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...his patronage, and his sham aesthetics.” Cecil is sick of “gentlefolks.” With Cecil disliking both Mr. Beebe and Sir Harry, Lucy worries about what he will think of Freddy, or other people... (full context)
Chapter 10
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...Windy Corner, Lucy is playing a made-up game with some tennis balls with Freddy and Mr. Beebe ’s niece Minnie, while talking to Mr. Beebe. Mr. Beebe says that he has written... (full context)
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...says that these Emersons are probably not the same ones as were in Florence, and Mr. Beebe agrees. He calls the Florentine Emersons “the oddest people! The queerest people!” He says that... (full context)
Chapter 12
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On a “Saturday afternoon, gay and brilliant after abundant rains,” Mr. Beebe and Freddy pay the Emersons a visit. They go into the Emersons’ villa, looking for... (full context)
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Freddy tells Mr. Beebe that Cecil “is teaching Lucy Italian,” and that he is worried Lucy will become smarter... (full context)
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...calling card), and Mr. Emerson laughs at the old-fashioned custom, calling it “drawing-room twaddle.” But Mr. Beebe insists on the practice, and tells Mr. Emerson to return calls within a ten-day window.... (full context)
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On the way, Mr. Beebe comments on the coincidence of the Emersons meeting Lucy in Florence and then ending up... (full context)
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Mr. Beebe stays out of the water at first, but both George and Freddy tell him that... (full context)
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Suddenly, Mr. Beebe alerts George and Freddy that people are coming by. Mrs. Honeychurch, Cecil, and Lucy happen... (full context)
Chapter 14
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After the encounter near the Sacred Lake, Lucy had run into George again along with Mr. Beebe at the rectory. She feels that she managed the meeting well, and at the time... (full context)
Chapter 18
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The next day, Mr. Beebe comes to Windy Corner “with a piece of gossip,” unaware of what has happened with... (full context)
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When Mr. Beebe arrives at Windy Corner, he runs into Cecil, who is just leaving. He notices that... (full context)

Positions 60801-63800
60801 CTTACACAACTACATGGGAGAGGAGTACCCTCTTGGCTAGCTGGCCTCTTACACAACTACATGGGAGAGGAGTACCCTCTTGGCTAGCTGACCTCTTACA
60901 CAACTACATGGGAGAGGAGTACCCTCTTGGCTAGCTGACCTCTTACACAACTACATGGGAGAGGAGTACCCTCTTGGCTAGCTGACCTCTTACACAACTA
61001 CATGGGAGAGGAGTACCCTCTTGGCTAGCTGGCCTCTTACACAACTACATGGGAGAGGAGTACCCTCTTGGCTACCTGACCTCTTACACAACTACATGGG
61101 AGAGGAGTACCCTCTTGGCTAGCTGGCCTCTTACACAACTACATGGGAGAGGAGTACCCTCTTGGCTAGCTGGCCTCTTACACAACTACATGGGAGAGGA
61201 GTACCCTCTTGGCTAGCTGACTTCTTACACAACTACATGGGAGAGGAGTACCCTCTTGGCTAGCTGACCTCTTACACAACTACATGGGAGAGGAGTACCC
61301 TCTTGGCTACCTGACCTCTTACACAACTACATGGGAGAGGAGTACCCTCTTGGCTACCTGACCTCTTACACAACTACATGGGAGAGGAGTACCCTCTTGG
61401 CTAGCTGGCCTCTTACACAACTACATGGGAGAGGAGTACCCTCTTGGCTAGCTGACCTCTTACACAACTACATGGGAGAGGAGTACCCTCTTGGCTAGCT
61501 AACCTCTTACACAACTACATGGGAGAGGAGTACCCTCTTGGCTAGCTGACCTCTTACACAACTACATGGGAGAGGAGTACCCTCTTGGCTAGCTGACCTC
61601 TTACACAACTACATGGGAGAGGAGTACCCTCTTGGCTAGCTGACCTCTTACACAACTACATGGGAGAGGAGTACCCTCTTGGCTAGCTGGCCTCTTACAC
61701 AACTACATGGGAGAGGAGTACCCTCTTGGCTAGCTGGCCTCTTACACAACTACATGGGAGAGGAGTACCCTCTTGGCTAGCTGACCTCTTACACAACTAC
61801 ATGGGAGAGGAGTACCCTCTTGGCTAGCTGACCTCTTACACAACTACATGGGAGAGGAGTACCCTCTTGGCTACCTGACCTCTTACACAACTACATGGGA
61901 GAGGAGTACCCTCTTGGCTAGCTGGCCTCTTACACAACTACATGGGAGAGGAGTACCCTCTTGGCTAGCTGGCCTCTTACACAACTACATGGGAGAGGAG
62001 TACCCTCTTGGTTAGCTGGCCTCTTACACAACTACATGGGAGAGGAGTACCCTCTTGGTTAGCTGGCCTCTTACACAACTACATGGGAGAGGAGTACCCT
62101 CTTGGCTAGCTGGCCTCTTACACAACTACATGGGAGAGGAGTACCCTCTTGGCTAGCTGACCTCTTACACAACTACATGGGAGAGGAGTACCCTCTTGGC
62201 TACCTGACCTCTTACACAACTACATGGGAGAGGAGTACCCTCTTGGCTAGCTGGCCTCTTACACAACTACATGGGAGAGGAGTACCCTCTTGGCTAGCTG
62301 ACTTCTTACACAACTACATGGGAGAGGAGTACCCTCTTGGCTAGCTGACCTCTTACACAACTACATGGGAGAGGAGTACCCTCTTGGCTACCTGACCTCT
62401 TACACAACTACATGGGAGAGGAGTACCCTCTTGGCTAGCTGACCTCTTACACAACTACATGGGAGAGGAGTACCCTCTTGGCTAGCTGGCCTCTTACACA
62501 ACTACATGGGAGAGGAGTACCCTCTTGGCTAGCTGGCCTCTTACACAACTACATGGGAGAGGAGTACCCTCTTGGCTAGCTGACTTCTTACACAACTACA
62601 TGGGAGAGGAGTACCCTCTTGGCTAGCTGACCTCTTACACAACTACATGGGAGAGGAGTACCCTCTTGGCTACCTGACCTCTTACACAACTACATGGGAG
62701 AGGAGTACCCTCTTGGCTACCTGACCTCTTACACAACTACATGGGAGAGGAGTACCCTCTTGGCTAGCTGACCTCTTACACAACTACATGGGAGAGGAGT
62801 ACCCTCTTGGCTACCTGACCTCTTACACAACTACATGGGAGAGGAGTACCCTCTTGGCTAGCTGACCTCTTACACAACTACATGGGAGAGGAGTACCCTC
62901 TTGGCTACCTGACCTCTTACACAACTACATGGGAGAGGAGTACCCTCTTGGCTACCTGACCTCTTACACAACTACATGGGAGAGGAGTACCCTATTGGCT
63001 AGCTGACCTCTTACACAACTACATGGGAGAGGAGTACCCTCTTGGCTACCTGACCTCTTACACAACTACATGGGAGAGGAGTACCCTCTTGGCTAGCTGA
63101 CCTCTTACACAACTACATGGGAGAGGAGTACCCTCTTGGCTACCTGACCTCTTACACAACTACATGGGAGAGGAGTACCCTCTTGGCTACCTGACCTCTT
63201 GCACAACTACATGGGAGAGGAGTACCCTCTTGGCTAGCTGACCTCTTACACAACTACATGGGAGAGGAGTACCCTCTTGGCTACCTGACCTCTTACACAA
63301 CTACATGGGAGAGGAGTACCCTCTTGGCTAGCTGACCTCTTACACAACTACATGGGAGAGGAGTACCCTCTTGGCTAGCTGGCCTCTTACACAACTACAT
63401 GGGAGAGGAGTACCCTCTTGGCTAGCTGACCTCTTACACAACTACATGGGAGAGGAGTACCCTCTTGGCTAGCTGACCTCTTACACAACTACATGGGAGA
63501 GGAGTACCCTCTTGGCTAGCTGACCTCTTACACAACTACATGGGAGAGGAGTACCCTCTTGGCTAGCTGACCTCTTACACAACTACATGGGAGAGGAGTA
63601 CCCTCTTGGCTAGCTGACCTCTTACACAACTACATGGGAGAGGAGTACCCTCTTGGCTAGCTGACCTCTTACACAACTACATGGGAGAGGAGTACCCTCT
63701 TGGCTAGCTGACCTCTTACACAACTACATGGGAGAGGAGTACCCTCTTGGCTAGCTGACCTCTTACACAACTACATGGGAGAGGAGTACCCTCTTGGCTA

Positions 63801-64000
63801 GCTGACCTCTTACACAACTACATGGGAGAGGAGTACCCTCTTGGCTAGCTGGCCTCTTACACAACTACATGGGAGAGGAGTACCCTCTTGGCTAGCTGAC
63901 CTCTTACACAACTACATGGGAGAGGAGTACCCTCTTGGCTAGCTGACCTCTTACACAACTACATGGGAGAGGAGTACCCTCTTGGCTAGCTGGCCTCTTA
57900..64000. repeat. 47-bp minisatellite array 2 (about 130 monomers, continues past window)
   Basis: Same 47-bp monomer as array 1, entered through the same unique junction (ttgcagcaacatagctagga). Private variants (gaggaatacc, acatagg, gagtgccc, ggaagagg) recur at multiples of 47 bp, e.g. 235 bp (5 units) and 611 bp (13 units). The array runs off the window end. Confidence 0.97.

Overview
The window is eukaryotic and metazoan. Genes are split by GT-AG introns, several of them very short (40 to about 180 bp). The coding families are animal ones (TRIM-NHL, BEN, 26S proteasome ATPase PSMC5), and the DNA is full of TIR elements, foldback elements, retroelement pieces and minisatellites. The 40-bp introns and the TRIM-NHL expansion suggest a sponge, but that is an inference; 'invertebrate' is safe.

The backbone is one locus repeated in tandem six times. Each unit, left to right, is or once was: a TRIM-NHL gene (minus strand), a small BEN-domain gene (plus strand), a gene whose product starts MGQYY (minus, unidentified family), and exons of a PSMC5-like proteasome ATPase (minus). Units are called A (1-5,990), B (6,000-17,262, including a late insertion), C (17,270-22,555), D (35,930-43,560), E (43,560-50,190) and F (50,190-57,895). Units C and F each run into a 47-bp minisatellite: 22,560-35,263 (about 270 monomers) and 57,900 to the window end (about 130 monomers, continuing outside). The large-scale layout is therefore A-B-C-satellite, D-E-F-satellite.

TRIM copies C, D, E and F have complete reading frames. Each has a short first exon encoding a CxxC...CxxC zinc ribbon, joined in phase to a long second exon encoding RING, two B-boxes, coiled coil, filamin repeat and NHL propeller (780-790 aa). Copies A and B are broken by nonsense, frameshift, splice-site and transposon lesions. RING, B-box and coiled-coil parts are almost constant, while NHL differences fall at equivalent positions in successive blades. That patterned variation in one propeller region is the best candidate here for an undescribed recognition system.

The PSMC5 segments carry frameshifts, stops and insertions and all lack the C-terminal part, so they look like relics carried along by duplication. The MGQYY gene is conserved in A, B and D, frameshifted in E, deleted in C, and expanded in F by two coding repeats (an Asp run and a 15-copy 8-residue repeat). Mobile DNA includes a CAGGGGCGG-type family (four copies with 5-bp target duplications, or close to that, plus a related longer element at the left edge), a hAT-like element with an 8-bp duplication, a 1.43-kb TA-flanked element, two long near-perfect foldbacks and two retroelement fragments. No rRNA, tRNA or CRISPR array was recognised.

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Mr. Beebe goes into the house and sees Lucy playing Mozart on the piano. He decides to... (full context)
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Mr. Beebe talks with Charlotte, who is worried about gossip spreading regarding Lucy and Cecil. She says... (full context)
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Mr. Beebe doesn’t “quite understand the situation,” but nonetheless feels compelled to help Lucy, and feels “spurred... (full context)
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...Greece. Lucy is glad, and continues to sing. Looking around at Lucy’s friends and family, Mr. Beebe is puzzled as to why she should want to leave home for Greece. Lucy keeps... (full context)
Chapter 19
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At the church, Charlotte wants to stay for a service, so Lucy waits in Mr. Beebe ’s study while Charlotte and Mrs. Honeychurch go into the church. There, Lucy is surprised... (full context)
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...Lucy evades the topic, and acts as if the engagement is still on. Just then, Mr. Beebe comes in, and before leaving makes a comment that makes it clear that Cecil is... (full context)
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...to forget about George, since “love is eternal.” Lucy is overwhelmed and starts to cry. Mr. Beebe re-enters the room and Mr. Emerson tells him that Lucy has deceived him and pretended... (full context)
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...that she cannot marry George, and she stammers, “I have misled you—I have misled myself.” Mr. Beebe tells Lucy to marry George, saying, “he will do admirably.” Lucy looks to Mr. Emerson... (full context)
Chapter 20
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...eloping with George. George reads an upset letter from Freddy, and wishes that Freddy and Mr. Beebe would forgive Lucy and him. He also comments that he wishes “Cecil had not turned... (full context)
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...grow old alone like her. She comments on how lucky she was to wait in Mr. Beebe ’s office when Charlotte wanted to attend the church service. (full context)